- Tue Mar 16, 2021 1:23 pm
Well, in my opinion (old school guy here), why not do it the way that the plants have evolved to do it?
WARNING! Science lesson to follow. Hit the back button now if you don't want to learn something.
Cold stratification is a time for the seed to absorb a little moisture and allow the outer coating to break down a bit, making it easier for the seedling to break out. The seed has "inherited" a very small amount of some form of gibberellin from its mother plant, and (long, boring, scientific story short) the gibberellin signals the seed to produce the enzyme amylase, initiating hydrolysis. Through hydrolysis, the amylase breaks down the starch in the seed to simple sugars that the seed can use for food to grow.
Since the seeds of most carnivorous plants do not have much starch in them to begin with, the break down of the seed coat is necessary in many temperate cp seeds.
That being said, it is possible to germinate temperate cp seeds with GA3, skipping the cold stratification. The GA3 will introduce more gibberellin to the seed, speeding up the hydrolysis process, but too much gibberellin will actually kill the seed. You may also want to consider scarifying the seeds to artificially break down the seed coat a bit.
In lab experiments with other types of temperate seeds (not carnivorous plants), the rate of germination is roughly the same, with cold stratification having a greater degree of success. Mind you these are experiments done in carefully controlled laboratory settings that likely had a hundred different test plots of seeds, each with a different level of GA3, with concentrations that may only vary by one part per million. Some may have been soaked in water overnight prior to the GA3 treatment, others went in dry. Some scarified, some intact.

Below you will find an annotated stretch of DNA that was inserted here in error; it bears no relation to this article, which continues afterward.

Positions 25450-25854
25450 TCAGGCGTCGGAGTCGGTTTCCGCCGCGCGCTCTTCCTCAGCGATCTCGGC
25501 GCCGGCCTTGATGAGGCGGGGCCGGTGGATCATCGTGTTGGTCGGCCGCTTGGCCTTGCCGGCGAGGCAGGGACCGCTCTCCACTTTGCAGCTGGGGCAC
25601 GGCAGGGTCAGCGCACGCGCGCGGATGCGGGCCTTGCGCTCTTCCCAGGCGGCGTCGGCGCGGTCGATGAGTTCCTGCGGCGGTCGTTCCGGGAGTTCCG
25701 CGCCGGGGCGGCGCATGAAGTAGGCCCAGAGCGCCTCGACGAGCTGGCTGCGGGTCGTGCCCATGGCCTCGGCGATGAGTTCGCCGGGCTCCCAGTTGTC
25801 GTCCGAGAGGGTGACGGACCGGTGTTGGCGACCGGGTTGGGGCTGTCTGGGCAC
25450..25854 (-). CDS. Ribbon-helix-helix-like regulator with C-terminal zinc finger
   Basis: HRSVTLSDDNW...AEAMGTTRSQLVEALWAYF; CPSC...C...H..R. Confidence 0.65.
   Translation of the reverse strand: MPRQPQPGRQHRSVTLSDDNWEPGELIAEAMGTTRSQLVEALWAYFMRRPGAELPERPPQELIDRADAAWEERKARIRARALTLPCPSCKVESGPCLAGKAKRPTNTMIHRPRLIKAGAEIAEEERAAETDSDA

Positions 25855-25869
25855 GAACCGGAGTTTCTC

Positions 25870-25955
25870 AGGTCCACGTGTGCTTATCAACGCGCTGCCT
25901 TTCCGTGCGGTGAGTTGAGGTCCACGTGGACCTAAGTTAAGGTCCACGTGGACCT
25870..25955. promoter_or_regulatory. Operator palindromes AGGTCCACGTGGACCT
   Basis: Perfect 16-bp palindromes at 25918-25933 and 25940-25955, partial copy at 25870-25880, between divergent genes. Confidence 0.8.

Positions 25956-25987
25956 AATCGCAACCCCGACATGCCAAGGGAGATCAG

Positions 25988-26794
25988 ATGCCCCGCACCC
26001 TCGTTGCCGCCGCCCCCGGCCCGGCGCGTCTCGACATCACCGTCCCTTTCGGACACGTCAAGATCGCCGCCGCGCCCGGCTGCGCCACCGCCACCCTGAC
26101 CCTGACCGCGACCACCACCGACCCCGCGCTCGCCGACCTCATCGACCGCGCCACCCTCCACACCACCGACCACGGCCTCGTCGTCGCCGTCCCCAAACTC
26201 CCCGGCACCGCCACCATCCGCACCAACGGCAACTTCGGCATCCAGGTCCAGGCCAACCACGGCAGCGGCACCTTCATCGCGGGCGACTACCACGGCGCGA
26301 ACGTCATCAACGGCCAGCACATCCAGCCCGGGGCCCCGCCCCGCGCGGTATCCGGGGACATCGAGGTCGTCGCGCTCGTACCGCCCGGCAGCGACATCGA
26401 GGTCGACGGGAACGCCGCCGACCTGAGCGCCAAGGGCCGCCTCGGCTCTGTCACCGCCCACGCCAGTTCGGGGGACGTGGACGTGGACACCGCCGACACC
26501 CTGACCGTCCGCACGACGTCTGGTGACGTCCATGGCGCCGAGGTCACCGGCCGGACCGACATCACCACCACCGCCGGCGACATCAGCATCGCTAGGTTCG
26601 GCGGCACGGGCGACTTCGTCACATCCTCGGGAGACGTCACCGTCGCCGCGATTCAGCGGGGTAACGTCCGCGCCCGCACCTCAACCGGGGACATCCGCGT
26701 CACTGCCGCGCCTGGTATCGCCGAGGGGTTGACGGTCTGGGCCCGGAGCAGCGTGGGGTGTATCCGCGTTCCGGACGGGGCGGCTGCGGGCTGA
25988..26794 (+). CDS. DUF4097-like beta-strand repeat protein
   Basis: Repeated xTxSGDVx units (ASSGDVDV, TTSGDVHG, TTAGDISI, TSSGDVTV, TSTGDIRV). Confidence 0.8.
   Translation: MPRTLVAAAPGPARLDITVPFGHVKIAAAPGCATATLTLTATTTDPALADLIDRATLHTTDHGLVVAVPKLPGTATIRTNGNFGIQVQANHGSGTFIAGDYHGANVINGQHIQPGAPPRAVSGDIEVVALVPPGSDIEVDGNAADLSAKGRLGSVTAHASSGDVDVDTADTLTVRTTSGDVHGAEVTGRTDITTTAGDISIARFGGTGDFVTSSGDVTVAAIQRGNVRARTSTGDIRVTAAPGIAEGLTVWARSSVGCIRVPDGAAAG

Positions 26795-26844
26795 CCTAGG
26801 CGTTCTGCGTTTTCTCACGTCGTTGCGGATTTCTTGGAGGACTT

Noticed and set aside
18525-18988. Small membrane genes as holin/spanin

After the GA3 exposure, the seeds are then sown, allowing the moisture from the media to be absorbed and hydrolysis to begin.
Pro: It could speed things up if you dont overdose them and the seed coat is thin enough to let the seedling break out.
Cons: You could easily kill the seed with an overdose. You might not introduce enough gibberellin to speed things up sufficiently. The seed coat might be too robust for the seedling to break out of.
So, back to being an old school guy, other than one being impatient, why not just do it the way the plants have evolved (over millions of years) to do it? Are you better than Mother Nature? Mother Bawesomer123?
(OK, that last part made me sound like a jerk. That's not the intention.)
Everything happens for a reason. Sometimes the reason is that I make bad decisions.